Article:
Staphylococcus has caused diseases in human beings for centuries  . These bacteria were first defined as Staphylococcus (from the Greek staphylos “grape” and kokkos “berry or seed”) in 1882 by the Scottish surgeon Sir Alexander Ogston  . A German physician, Friedrich J. Rosenbach, described 2 pigmented colonies of staphylococci and classified them as Staphylococcus albus (Latin for “white”) and Staphylococcus aureus (from the Latin “gold”)  . From then on, Staphylococcus aureus (S. aureus) has surprised scientists and physicians continuously, because they killed millions of patients  .
S. aureus is a gram-positive coccal bacterium and is the most common opportunistic pathogens of humans. They colonize on approximately 30% of the human population  . Furthermore, it refers to a large range of diseases from mild skin infections to life-threatening diseases  . Taking the human skin as an example, the bacteria contribute to folliculitis, furuncles, and carbuncles, impetigo, mastitis, wound infections, and staphylococcal scalded skin syndrome. There are also many other existing infections, such as bacteremia, pneumonia, endocarditis, osteomyelitis, meningitis, urinary tract infection, septic thrombophlebitis, cellulitis, abscesses, and sepsis, necrotizing fasciitis, and toxic shock syndrome    .
According to these diseases, it is easy to conclude that the infection site determines the type of disease. The capacity of S. aureus causing diseases depends on a lot of virulence factors which colonize, disseminate and evade the immune system of the hosts  .
The distinguishing feature of S. aureus: biofilm formation
For keeping themselves away from hostile environmental effects, the agglomerate bacteria have been described as “biofilms”. And it is common to see the biofilms of S. aureus. They usually come into being surface-attached communities which embedded in an extracellular matrix  . There are 2 main advantages for S. aureus. First, it protects S. aureus from being washed or scraped away to enhance the survival rate. Second, it helps S. aureus to flee the host defense  .
On the basis of Figure 1, the biofilm formation contains 3 stages, initial attachment, maturation and final detachment. The first attachment occurs to a surface (like polymeric surface) or to a conditioning film (such as host matrix proteins). The procedure of maturation relies on those adhesive factors, while the process of detachment depends on disruptive factors. Furthermore, abbreviations in Figure 1 are shown here: Aap, accumulation-associated protein; eDNA, extracellular DNA; SCRAMMs, microbial surface components recognizing adhesive matrix molecules; PIA, polysaccharide intercellular adhesin; PSMs, phenol-soluble modulins  .
Figure 1. The process of biofilm formation (S. aureus)  .
2. The Immune Response to S. aureus: Neutrophils
Neutrophils play an important role in phagocytizing cells so that they can defend the host against acute bacterial infection. If patients have congenital neutrophil deficiencies, bacterial infections will be fatal to them  . Thus a healthy neutrophil-mediated killing system is the critical defense to eliminate gram-positive S. aureus in the host  .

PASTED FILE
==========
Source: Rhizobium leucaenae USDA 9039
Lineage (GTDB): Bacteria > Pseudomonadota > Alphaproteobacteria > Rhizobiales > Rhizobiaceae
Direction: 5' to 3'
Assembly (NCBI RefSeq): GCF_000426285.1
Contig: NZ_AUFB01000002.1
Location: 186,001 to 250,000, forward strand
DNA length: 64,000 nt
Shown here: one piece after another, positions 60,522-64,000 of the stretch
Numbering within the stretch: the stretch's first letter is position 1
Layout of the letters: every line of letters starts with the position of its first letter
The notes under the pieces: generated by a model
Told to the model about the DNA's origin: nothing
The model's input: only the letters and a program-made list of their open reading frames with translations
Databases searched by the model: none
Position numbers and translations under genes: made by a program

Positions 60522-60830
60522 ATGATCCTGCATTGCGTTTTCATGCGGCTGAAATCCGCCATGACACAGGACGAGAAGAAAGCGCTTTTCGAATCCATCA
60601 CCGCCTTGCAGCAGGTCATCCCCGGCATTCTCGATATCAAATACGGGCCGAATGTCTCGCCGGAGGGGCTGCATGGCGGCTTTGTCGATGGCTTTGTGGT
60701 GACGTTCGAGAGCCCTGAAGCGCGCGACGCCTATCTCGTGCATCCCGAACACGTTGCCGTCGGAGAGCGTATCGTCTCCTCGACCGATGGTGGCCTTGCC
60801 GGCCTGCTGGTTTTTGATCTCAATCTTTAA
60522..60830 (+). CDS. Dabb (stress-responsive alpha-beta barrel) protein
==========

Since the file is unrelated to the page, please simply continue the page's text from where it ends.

As is shown in Figure 2, it illustrates how neutrophils can kill S. aureus. All things begin with the activation of the endothelium. There are some neutrophils which roll on the activated endothelium. Then they stop rolling and adhere to the activated endothelium firmly. After that, neutrophils transmigrate through the endothelium into the tissue, named as extravasation. Neutrophils keep migrating to an infected tissue in terms of a chemotactic gradient. When they arrive at an infected area, there are 2 directions for them to eliminate S. aureus. One of them is phagocytosis process to phagocytize S. aureus directly. Neutrophils with complement receptors (CRs) and Fcγ receptors (FcγRs) are able to recognize and phagocytize S. aureus owing to attached antibodies and complements on the bacteria. Inside the neutrophils, the bacteria are sequestered by phagosomes. Subsequently, S. aureus is killed by granule fusion and NADPH oxidase, which release antimicrobial proteins (AMPs) and reactive oxygen species (ROS) respectively. The other one is called NETosis process for killing S. aureus extracellularly. Neutrophils expel their DNA which is decorated with histones and AMPs. Therefore, these special neutrophils have the ability to capture and kill the bacteria, namely, entrapment to S. aureus  . Besides, in the
Figure 2. The process of neutrophils eliminating S. aureus  .
process of phagocytosis, the apoptotic cell death (the neutrophils) follows eradication of ingested bacteria  .
3. The Emergence of MRSA
As is known to all, S. aureus is famous for the pathogen causing numerous diseases to human. More seriously, its impact prominently enhanced by the antibiotic-resistant ability. Besides, one of the most common types is methicillin-resistant S. aureus (MRSA). The first appearance is in 1960. It has the capacity of causing serious healthcare-associated and community-associated infections, such as skin and soft-tissue infection (SSTIs), pneumonia, endocarditis and osteomyelitis  . Actually, one of the most common causes associated with bone and joint infection is also MRSA   . MRSA is a great challenge for high mortality, limited therapeutic options, and the heavy cost burden   . That is to say, compared with methicillin-susceptible S. aureus infections, patients with MRSA infections are easier to be seriously ill, and face a higher risk of death and more expensive costs    . For example, recent years, researchers in the USA indicate that MRSA causes approximately 95 000 invasive infections and 19,000 deaths per year  .